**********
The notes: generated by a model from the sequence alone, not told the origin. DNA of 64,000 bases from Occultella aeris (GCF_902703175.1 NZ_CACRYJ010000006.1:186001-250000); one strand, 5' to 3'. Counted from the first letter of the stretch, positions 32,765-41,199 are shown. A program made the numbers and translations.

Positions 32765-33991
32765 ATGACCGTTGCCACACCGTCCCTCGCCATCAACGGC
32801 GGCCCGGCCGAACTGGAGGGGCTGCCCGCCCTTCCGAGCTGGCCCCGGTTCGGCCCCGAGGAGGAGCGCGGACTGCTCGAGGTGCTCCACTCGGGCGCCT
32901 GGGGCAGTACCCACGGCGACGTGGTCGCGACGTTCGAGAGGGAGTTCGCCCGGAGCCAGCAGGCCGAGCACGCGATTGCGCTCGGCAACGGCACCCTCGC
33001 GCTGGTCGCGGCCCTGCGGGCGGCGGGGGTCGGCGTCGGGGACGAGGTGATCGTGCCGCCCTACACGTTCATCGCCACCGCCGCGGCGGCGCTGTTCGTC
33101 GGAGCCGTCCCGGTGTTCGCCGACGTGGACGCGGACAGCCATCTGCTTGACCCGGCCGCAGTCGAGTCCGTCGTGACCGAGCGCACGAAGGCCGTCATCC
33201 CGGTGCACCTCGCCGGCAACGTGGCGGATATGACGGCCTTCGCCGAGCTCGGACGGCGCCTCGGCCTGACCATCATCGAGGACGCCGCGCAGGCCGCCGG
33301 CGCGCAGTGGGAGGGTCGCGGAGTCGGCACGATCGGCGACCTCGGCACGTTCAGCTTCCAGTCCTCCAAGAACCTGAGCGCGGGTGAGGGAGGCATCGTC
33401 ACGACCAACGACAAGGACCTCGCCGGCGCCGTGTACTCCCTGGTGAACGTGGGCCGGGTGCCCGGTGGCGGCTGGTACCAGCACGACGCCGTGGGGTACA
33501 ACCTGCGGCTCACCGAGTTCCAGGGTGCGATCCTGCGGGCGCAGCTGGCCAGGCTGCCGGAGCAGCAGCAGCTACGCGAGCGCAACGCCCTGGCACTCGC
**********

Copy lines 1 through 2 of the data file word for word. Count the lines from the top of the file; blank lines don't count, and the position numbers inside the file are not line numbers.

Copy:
The notes: generated by a model from the sequence alone, not told the origin. DNA of 64,000 bases from Occultella aeris (GCF_902703175.1 NZ_CACRYJ010000006.1:186001-250000); one strand, 5' to 3'. Counted from the first letter of the stretch, positions 32,765-41,199 are shown. A program made the numbers and translations.

Positions 32765-33991